Friday, December 29, 2017

It's All About Relationships

As I reflect on 2017, I think about all of  the people who have I have connected with this year.  Whether meeting an "Edu Hero" or a long awaited face-to-face conversation with a Twitter friend, I am lifted up by the connections that I have with inspiring and supportive people.  Face-to-face conversations with friends and colleagues or long-distance email exchanges, it really is all about the relationships.

This summer, I attended the International Literacy Association Annual Conference in Orlando.  What a jam-packed agenda!  The biggest names in reading were there--truly amazing to listen to so many experts (Fletcher, Richardson, Ripp).  What was even better was meeting some of my Twitter friends in person.  Sean Farnum @magicpantsjones and Jennifer Williams @JenWilliamsEDU were even more friendly and motivating than I could've imagined.  With a big hug from each, it reinforced the importance of a digital #PLN.

This fall I had the pleasure of being a part of a mentoring project with a fellow Compelled Tribe member, Jodie Pierpoint  Talk about a go-getter!  She has orchestrated a phenomenal match up of aspiring administrators and experienced school leaders.  With Twitter chats and webinars, she is facilitating some amazing work.  I am happy to serve as a mentor working with a talented up-and-coming school leader.

With mentoring in mind, I am thankful for the ongoing support I have received from from an accomplished author who reached out to me several years ago after I reviewed one of her books.  Since then, Cathie West and I have corresponded via email about the ups and downs of being a writer.  Though we have never met, her always positive outlook and encouraging words keep me pursuing my love of writing.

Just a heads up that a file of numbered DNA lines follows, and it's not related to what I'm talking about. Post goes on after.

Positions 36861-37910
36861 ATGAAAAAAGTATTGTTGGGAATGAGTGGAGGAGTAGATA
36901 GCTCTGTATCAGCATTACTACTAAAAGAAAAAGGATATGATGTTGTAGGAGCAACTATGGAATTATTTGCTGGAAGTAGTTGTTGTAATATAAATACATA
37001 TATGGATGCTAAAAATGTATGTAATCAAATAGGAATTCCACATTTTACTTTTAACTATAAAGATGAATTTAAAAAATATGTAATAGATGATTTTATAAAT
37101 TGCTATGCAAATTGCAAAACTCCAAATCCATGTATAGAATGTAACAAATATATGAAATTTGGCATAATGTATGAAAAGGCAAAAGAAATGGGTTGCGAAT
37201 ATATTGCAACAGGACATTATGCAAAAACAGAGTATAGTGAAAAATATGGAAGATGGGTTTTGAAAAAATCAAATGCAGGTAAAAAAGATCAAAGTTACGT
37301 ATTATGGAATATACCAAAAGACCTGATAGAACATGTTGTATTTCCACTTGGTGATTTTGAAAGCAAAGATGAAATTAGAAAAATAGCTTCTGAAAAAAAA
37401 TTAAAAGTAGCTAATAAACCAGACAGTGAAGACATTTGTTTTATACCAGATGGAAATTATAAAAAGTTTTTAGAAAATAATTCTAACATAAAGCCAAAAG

Earlier this month, I attended a state conference.  I love presenting at conferences, as I get the opportunity to talk with others about my passion for STEAM and Maker Education.  But with a conference theme of innovative practices, I was grateful to meet some truly remarkable innovators in our field.  Randy Ziegenfuss @ziegeran and Lynn Fuini-Hetten @lfuinihetten shared the awesome work in their school district.  After participating in their podcast earlier this year, it was great to meet in person.  A session on innovative PD with Rich Czyz @RACzyz was a must-see.  High energy and great ideas, meeting Rich was a a highlight of the conference.  I couldn't possibly forget the show-stopper of the conference George Couros @gcouros .  He was incredible!  Honest, inspiring, funny, and encouraging.  It was so great to meet him, after following his work for so many years.

At the conference, I was joined by a team from our district, as well as other educators in our county.  The time spent at the conference strengthened our relationships and allowed us to build new friendships.  Over the course of several days, we talked, learned, and laughed together, which is after all a foundation for a great relationship.

Sunday, December 24, 2017

Your Best Self: The Power of a Learning Network

This week I had lunch with a group of teachers from 3 neighboring school districts.  The group is a part of a consortium of educators working in our county to support creativity and innovation in our classrooms.  We had just finished a classroom visit where an eclectic team of teachers planned a lesson together and one implemented it while the co-creators observed.  (Think “lesson study”, but a hacked version that better met the needs of our team.)